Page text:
Who wants to do great things? Only me? Who would like Stairs to be known, not just in our community, but maybe in the entire city or province as one that shares faith, love and community in grand, memorable, amazing ways? Again, only me? Do we like the accolades that come along with grand, memorable gestures? Who feels equipped to do those things? Or do we feel better equipped to do small things… or do we feel that small things don’t make a difference?
Today we are going to explore the juxtaposition of those two things. They are as ancient as our scriptures and as current as today.Our reading today is from the book of Kings.
After David and Solomon, the kings became increasingly more self-interested and less faithful, worshipping other gods and engaging in economic and social practices that were harmful to the community. The kingdom split apart into the northern kingdom of Israel, made up of the land of ten of the tribes, with the capital in Samaria, and the southern kingdom of Judah, made up of the land of two tribes, with the capital in Jerusalem. Each kingdom had their own kings who were mostly not good, with the occasional bright spot among them. God sent prophets to speak to the kings and the people, to try to bring them back to God’s way. Other prophets were in the royal court, paid to give the king the news he wanted to hear from the divine realms. In today’s story we hear about a prophet who was decidedly not welcome in the royal court, but who did have power from God. He lived and worked in the northern kingdom of Israel, which was particularly politically unstable and was also the first target of neighbouring empires with dreams of expansion. (Teri Peterson)
In the midst of all these kings and prophets are the words of a slave girl, overshadowed in inventory of riches. But her words are key to understanding the story. Let’s listen, as it unfolds in the second book of Kings, chapter 5:
Naaman, commander of the army of the king of Aram, was a great man and in high favor with his master because by him the Lord had given victory to Aram. The man, though a mighty warrior, suffered from a skin disease. 2 Now the Arameans on one of their raids had taken a young girl captive from the land of Israel, and she served Naaman’s wife. 3 She said to her mistress, “If only my lord were with the prophet who is in Samaria! He would cure him of his skin disease.” 4 So Naaman[a] went in and told his lord just what the girl from the land of Israel had said. 5 And the king of Aram said, “Go, then, and I will send along a letter to the king of Israel.”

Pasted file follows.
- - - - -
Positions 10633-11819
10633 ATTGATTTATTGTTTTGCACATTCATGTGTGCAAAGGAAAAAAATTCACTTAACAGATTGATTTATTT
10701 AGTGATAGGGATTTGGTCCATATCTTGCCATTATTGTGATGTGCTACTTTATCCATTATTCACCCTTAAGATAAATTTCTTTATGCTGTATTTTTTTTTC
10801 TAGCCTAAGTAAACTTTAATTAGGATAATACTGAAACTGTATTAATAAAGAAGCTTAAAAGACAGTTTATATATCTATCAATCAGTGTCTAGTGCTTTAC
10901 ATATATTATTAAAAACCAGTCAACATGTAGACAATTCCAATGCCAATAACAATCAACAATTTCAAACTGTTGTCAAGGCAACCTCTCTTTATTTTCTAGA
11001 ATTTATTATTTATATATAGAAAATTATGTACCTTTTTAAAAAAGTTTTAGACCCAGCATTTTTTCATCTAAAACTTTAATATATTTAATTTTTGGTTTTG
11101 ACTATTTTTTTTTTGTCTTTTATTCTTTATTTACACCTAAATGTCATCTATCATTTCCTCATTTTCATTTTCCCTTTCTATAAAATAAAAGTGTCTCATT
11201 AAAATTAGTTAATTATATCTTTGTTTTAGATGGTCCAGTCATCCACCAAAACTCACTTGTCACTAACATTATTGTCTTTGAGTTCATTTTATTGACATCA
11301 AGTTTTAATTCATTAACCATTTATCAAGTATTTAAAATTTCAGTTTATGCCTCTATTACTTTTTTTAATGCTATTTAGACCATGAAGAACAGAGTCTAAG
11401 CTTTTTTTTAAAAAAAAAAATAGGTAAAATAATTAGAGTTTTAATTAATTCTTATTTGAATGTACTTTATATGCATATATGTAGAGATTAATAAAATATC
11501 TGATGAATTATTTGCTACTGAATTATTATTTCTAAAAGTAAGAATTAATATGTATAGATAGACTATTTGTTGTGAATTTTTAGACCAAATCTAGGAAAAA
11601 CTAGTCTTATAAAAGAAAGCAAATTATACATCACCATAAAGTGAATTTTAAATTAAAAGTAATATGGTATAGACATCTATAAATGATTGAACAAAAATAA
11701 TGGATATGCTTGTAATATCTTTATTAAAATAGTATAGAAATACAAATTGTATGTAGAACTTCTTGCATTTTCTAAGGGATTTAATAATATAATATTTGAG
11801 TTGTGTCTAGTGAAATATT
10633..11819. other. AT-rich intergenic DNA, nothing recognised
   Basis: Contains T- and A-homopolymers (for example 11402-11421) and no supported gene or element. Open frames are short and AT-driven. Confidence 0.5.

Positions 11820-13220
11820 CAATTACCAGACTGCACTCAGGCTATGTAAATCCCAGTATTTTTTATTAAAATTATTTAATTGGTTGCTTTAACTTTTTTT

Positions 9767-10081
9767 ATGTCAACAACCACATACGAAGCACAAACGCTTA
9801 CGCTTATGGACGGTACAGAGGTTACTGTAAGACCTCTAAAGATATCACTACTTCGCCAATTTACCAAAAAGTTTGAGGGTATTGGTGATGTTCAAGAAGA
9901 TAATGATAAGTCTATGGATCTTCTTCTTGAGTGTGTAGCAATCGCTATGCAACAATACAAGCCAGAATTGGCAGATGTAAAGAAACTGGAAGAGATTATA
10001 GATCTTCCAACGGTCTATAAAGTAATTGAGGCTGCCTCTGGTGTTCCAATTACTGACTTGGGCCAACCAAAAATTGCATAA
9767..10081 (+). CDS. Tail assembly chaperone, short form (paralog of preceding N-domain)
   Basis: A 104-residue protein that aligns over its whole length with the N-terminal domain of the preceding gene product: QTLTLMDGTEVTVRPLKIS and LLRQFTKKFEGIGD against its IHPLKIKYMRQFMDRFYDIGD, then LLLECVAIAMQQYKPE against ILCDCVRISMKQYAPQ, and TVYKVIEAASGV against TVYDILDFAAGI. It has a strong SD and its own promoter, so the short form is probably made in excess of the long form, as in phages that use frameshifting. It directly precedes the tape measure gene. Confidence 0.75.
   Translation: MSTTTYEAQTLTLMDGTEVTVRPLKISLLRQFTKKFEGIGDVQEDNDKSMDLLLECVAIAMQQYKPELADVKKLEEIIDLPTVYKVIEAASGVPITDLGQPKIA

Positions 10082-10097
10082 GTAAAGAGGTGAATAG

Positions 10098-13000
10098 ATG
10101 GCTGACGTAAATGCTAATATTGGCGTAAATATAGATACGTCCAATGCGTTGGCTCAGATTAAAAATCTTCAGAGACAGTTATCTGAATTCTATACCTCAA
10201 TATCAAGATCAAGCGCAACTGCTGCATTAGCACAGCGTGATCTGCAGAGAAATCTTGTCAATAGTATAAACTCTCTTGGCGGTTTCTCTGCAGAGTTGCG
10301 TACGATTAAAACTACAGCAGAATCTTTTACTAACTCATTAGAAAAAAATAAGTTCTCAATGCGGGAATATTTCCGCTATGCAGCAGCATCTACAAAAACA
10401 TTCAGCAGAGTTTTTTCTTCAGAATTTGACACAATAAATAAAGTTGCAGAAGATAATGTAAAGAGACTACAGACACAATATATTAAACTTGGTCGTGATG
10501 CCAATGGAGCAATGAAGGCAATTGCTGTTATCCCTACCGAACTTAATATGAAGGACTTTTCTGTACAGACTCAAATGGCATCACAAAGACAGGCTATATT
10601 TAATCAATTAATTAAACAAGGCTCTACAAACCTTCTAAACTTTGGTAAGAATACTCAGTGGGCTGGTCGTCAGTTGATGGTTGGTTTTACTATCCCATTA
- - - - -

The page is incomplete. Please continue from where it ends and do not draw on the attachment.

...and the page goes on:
He went, taking with him ten talents of silver, six thousand shekels of gold, and ten sets of garments. 6 He brought the letter to the king of Israel, which read, “When this letter reaches you, know that I have sent to you my servant Naaman, that you may cure him of his skin disease.” 7 When the king of Israel read the letter, he tore his clothes and said, “Am I God, to give death or life, that this man sends word to me to cure a man of his skin disease? Just look and see how he is trying to pick a quarrel with me.”
8 But when Elisha the man of God heard that the king of Israel had torn his clothes, he sent a message to the king, “Why have you torn your clothes? Let him come to me, that he may learn that there is a prophet in Israel.” 9 So Naaman came with his horses and chariots and halted at the entrance of Elisha’s house. 10 Elisha sent a messenger to him, saying, “Go, wash in the Jordan seven times, and your flesh shall be restored, and you shall be clean.” 11 But Naaman became angry and went away, saying, “I thought that for me he would surely come out and stand and call on the name of the Lord his God and would wave his hand over the spot and cure the skin disease! 12 Are not Abana[b] and Pharpar, the rivers of Damascus, better than all the waters of Israel? Could I not wash in them and be clean?” He turned and went away in a rage. 13 But his servants approached and said to him, “Father, if the prophet had commanded you to do something difficult, would you not have done it? How much more, when all he said to you was, ‘Wash, and be clean’?” 14 So he went down and immersed himself seven times in the Jordan, according to the word of the man of God; his flesh was restored like the flesh of a young boy, and he was clean.